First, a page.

Justice Anthony Kennedy is seen at the U.S. Supreme Court building in Washington June 1, 2017. The 81-year-old Californian said June 27 that he will retire July 31. (CNS photo/Jonathan Ernst, Reuters)

WASHINGTON (CNS) — Supreme Court Justice Anthony Kennedy announced June 27, the last day of the Supreme Court’s current term, that he is retiring July 31.

Less than an hour later, President Donald Trump said he would move quickly to nominate a replacement, saying he would review a list of candidates from the list he had to fill the seat now held by Justice Neil Gorsuch after the death of Justice Antonin Scalia.

Kennedy is one of five Catholic justices on the Supreme Court along with Chief Justice John Roberts and Justices Clarence Thomas, Samuel Alito and Sonia Sotomayor.

Rumors about his retirement have been around for a while. Kennedy, who turns 82 in July, is the second-oldest member of the court after Justice Ruth Bader Ginsburg, who is 85. He also is the longest-serving justice currently on the court, appointed in 1988 by President Ronald Reagan.

A California native, Kennedy took over the family law firm practice in 1963, the year his father died. That same year, he married Mary Davis. The couple has three children.

In 1975, he was appointed to the U.S. Court of Appeals for the 9th Circuit.

In recent years, he has been viewed as the swing vote — a term he has been said to despise. He has been known for conservative views but has also sided with decisions that focused on individual rights.

Kennedy wrote the 2015 majority opinion in the 5-4 decision in Obergefell v. Hodges, which said there was a constitutional right to same-sex marriage. He also wrote the majority opinion in Citizens United case in 2009 which said political spending is a form of protected speech. He was on the side of Hobby Lobby in the 2014 challenge to the contraceptive mandate of the Affordable Care Act.

“It has been the greatest honor and privilege to serve our nation in the federal judiciary for 43 years, 30 of those years on the Supreme Court,” Kennedy wrote in a statement announcing his retirement.

Without him, the court will be split between four justices appointed by Democratic presidents and four who were appointed by Republicans.

In late April, The New York Times editorial board pleaded with Kennedy to stay on for as long as possible.

“How can we put this the right way? Please don’t go,” it said, noting that Kennedy’s position, “between the four liberal justices and the four conservatives,” makes him “the most powerful member of the most powerful court in the country” for the past decade.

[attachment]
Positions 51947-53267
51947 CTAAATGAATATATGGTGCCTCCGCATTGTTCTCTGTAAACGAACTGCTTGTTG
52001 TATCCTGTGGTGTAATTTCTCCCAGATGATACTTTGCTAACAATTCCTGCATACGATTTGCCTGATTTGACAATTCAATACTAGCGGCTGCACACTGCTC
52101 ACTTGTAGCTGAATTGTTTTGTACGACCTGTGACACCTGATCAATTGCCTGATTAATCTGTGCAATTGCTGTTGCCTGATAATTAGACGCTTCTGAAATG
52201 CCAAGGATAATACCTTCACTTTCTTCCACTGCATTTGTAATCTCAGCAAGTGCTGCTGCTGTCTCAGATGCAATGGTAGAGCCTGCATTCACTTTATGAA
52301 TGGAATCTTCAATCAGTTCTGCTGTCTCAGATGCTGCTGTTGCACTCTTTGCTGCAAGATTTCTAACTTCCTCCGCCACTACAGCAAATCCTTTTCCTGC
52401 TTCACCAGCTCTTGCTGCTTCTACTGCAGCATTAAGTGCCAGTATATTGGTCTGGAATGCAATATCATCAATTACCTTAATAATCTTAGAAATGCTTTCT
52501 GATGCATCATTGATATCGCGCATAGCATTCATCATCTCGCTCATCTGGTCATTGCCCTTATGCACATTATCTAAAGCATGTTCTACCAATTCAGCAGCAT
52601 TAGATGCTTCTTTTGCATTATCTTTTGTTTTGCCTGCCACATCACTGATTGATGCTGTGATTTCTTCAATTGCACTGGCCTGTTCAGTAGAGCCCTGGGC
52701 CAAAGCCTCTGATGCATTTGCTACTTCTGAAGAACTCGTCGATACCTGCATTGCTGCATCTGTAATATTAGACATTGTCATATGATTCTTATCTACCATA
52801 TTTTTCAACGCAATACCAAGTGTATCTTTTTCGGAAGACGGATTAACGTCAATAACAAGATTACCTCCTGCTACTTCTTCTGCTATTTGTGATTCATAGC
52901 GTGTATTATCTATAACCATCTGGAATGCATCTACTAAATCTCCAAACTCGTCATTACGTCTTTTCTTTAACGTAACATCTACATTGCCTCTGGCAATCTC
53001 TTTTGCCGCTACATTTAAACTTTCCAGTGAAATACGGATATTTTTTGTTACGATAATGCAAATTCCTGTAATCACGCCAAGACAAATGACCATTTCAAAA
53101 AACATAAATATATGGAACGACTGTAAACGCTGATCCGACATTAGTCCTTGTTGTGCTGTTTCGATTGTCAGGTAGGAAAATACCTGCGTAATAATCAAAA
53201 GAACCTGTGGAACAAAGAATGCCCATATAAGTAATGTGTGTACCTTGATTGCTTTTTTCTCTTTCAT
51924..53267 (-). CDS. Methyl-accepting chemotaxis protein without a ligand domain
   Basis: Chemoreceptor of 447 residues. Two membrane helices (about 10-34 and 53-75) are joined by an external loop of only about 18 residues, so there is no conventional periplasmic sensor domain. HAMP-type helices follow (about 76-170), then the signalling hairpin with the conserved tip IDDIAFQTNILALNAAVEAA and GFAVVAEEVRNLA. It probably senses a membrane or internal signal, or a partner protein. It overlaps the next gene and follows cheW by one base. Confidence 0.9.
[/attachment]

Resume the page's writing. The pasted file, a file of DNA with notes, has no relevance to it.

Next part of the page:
The New York Times was hardly alone in speculating when Kennedy would announce his retirement.

Russell Shaw, freelance writer and author, wrote in a column published in late May by the Arlington Catholic Herald, newspaper of the Arlington Diocese in Virginia, that if Kennedy does retire this year, “there’s sure to be a protracted, unusually ugly struggle in the Senate over confirming a successor.”

“President Trump is committed to naming a pro-life justice, as he did last year with Justice Neil Gorsuch,” he said. “Then it will be up to Senate Majority Leader Mitch McConnell to do all he can to get the successor confirmed before the November elections — that is, while Senate Republicans are still sure of a slim Senate majority.”

Shaw also noted that the description of Kennedy as a conservative is “accurate enough on some matters, but where the social issues are concerned, Kennedy, a Catholic, has been anything but conservative, instead playing a key role in defending legalized abortion and conferring constitutional status on same-sex marriage.”

Boris Heersink, assistant professor of political science at Fordham University in New York, said Kennedy’s retirement “guarantees a strongly conservative Supreme Court for the time being,” stressing that Trump is “likely to nominate a hardline conservative in line with Neil Gorsuch.”

In an email, Heersink said the court has already made a set of “clear conservative judgments” this session which is likely to “continue for the foreseeable future.”

“It is even conceivable that this produces a small majority in favor of overturning Roe v. Wade,” he added.